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The Zen of Driving
The Zen of Driving is one of the short stories from Binnie Kirshenbaum's collection called History on a Personal Note. The characters of the stories try to deal with their lives and feelings, and at the same time, keep their dignity and sense of humor. The Zen of Driving tells a story of a woman with an intense desire to learn how to drive, but this wish stems from her inability to escape stifling marriage and take control over her own life.
The main character of the story under analysis (the author does not mention her name) is taking driving lessons. Although it has been quite a long time since her first lesson, her instructor, Manny, says she is not ready for the test yet. The woman also has an affair with a married man, but it does not seem to make her any happier. Meanwhile, her husband has taken up a new hobby — painting, and their house is filled with brushes, easels, books on painting, paints etc. Before marrying Julian, she used to paint, too, but she does not do it anymore.
So, the woman's greatest passion is driving. In fact, everything she does throughout the story is discusses painting with her husband, has small talks with her lover and drives. Very often, in the middle of a conversation, she indulges into dreams: "This is what I picture..." (A Zen of Driving). In her dreams, she always drives an expensive car: blue Corvette, silver Porsche, forest-green Jaguar, and every time she is driving somewhere far away from home. Thus, cars symbolize her desire to escape her current life. However, her instructor says she cannot drive on her own yet, so everything she is left to do is dream. Obviously, the woman cannot divorce her husband, but the reader does not know why. When she is waiting in a traffic congestion, some man tells her, "If you can make it out of this mess, you can drive anywhere in the world" (p. 129). So, she thinks that driving is her key to freedom, because she can go anywhere without any reason to stop.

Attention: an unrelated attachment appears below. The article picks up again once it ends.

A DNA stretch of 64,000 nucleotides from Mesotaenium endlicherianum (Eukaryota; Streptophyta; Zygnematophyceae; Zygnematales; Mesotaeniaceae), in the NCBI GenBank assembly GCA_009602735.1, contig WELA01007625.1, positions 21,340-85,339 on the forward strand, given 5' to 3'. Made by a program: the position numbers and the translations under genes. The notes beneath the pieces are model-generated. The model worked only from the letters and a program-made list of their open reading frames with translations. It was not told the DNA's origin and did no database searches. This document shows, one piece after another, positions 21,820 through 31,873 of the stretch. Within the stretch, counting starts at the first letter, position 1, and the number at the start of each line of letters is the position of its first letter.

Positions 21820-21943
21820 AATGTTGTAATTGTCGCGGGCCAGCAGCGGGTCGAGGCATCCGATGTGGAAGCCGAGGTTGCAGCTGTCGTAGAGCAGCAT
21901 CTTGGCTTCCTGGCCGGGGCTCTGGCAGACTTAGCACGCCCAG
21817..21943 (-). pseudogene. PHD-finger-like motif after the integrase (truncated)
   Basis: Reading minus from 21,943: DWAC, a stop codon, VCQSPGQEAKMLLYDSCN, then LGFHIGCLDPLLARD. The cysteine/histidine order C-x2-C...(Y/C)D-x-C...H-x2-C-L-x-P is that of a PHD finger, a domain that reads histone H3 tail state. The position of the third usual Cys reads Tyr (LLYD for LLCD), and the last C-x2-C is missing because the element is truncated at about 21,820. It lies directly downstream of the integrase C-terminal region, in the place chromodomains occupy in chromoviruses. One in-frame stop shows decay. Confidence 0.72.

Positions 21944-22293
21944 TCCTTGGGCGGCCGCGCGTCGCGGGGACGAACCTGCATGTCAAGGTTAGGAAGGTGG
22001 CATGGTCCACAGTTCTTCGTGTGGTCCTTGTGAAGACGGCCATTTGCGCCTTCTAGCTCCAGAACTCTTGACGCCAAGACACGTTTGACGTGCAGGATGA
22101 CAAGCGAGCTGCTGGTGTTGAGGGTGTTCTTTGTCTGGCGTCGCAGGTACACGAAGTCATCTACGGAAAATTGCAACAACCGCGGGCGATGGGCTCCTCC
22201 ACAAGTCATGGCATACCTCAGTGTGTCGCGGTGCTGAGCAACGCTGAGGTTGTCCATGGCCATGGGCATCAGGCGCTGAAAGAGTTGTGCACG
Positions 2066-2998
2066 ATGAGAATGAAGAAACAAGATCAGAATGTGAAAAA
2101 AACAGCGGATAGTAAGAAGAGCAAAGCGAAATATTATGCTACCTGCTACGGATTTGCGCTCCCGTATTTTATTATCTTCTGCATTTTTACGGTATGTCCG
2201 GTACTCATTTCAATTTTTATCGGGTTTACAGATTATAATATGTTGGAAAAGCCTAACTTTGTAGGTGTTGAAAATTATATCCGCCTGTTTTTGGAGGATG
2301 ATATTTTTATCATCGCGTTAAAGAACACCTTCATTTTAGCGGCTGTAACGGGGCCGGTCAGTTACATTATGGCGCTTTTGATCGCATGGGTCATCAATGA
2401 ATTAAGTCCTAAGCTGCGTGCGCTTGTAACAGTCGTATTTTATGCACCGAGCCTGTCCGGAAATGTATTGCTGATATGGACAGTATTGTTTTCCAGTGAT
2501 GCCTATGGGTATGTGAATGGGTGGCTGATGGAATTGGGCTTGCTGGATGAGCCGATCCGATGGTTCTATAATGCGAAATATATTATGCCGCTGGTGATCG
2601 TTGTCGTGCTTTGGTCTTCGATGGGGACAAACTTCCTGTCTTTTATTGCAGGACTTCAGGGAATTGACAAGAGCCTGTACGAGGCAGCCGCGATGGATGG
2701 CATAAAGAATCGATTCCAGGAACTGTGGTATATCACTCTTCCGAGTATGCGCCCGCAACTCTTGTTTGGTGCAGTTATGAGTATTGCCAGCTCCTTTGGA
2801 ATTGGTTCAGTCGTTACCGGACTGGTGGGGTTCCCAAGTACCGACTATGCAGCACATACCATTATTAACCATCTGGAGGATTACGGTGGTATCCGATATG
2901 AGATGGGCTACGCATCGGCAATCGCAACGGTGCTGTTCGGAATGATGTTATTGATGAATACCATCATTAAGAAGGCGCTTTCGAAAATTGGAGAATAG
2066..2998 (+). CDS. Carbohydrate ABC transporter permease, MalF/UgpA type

One more symbol here is painting. The woman used to paint before her marriage, but when she met her future husband, she threw all her painting equipment away. Maybe, she knew beforehand that her family life was not going to be happy. Her husband, however, enjoys painting, although he is not quite successful in it. Interestingly, in the beginning of the story he says he has a driving license, but unlike his wife, Julian does not want to drive. At some point, the lives of the spouses become totally different, and the reader can see how they simultaneously prepare for the ongoing changes: the wife is going to take a driving test, and Julian is about to start painting. Nevertheless, while she is not ready to drive, he is definitely showing some progress in his pursuit. Thus, he is satisfied with his family life and does not want to change anything.
The reader knows that the main character has an affair, and she regularly visits her lover. Still, she is not really happy with this relationship, either: their conversations are meaningless, they never discuss their feelings and she never thinks about him when she is away. It is worth mentioning, though, that she expresses her desire to drive Mark's car, but he says it belongs to his partner, Sally, and she is not allowed to take Sally's car. Sally's car symbolizes her private life — the protagonist wants to take it, but she cannot.
To sum up, The Zen of Driving has a light tone, but it is rather deceptive, for Kirshenbaum uses symbols and imagery to describe the main character's psychological state and "heavy" thoughts: she is not happy in her marriage, and she hopes that driving can help her escape it. Nevertheless, her inability to drive on her own means she is not ready to remove her burden and find her place in the world.